Ancient Monuments

History on the Ground

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Loch of Yarrows, stone rows 350m south east of North Yarrows

A Scheduled Monument in Wick and East Caithness, Highland

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Latitude: 58.3792 / 58°22'45"N

Longitude: -3.1765 / 3°10'35"W

OS Eastings: 331292

OS Northings: 944022

OS Grid: ND312440

Mapcode National: GBR L6JL.1L5

Mapcode Global: WH6DT.5NM8

Entry Name: Loch of Yarrows, stone rows 350m SE of North Yarrows

Scheduled Date: 6 September 1934

Last Amended: 29 October 1999

Source: Historic Environment Scotland

Source ID: SM506

Schedule Class: Cultural

Category: Prehistoric ritual and funerary: stone rows

Location: Wick

County: Highland

Electoral Ward: Wick and East Caithness

Traditional County: Caithness


The monument, comprising a minimum of 6 roughly parallel rows of stones, is a ritual monument of the Neolithic or Bronze Age. The exact function of such sites is uncertain, but they were often constructed with reference to astronomical, or geographical, features visible from the monument. The stone rows were originally scheduled in 1934, but a larger area than necessary was defined for their protection; the current scheduling rectifies this.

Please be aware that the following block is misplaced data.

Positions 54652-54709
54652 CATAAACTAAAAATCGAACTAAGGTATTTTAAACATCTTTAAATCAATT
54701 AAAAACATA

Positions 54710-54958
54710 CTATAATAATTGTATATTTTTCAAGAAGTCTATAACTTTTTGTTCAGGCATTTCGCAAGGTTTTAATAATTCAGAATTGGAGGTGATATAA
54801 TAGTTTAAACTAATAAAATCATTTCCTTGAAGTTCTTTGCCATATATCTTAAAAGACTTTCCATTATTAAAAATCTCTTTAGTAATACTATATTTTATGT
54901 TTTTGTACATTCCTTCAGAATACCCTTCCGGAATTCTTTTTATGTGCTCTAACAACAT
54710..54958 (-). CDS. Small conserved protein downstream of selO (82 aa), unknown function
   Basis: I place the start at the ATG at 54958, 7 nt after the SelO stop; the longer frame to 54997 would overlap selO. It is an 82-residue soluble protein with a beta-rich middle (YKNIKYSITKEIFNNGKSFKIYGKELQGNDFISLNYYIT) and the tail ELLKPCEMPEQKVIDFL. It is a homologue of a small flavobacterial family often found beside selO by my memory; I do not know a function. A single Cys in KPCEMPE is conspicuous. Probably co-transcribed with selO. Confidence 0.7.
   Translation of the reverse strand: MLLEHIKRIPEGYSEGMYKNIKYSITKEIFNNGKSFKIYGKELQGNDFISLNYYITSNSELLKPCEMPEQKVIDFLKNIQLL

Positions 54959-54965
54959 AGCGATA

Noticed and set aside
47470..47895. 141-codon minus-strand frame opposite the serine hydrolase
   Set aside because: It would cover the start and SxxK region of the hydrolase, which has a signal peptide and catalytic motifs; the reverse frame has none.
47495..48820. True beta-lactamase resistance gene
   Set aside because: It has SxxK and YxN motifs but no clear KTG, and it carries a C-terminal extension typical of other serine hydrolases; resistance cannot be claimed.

The stone rows lie at approximately 90m OD, at the NE end of the Loch of Yarrows. Unlike most of the other prehistoric ritual sites in the area, the rows are unobtrusive in the landscape. The individual stones stand less than 0.5m high, by about 0.1m wide and are 0.3-0.5m long. They are aligned N-S in 8 parallel rows approximately 2m apart, with a gap of about 0.5m or less between each stone in a row. Only 6 of the rows are substantially intact with the other 2 now represented by only a few stones. The rows run for approximately 50m, with the S end truncated by a modern fence and drainage ditch.

The area to be scheduled is a rectangle measuring 60m N-S by 30m, to include the stone rows and an area around and between them where remains associated with their construction and use may be expected to survive. The above ground elements of the modern fence running through the southern end of the monument are specifically excluded from the scheduling.

Source: Historic Environment Scotland

Statement of Scheduling

The monument is of national importance as a well-preserved example of a locally common, but nationally rare, form of prehistoric site. It has the potential, through excavation and analysis, to enhance our knowledge of prehistoric ritual practices. The relationship between this monument and the other prehistoric ritual sites clustered around the Loch further enhances its importance.

Source: Historic Environment Scotland



The site is RCAHMS reference ND 34 SW 22.

Source: Historic Environment Scotland

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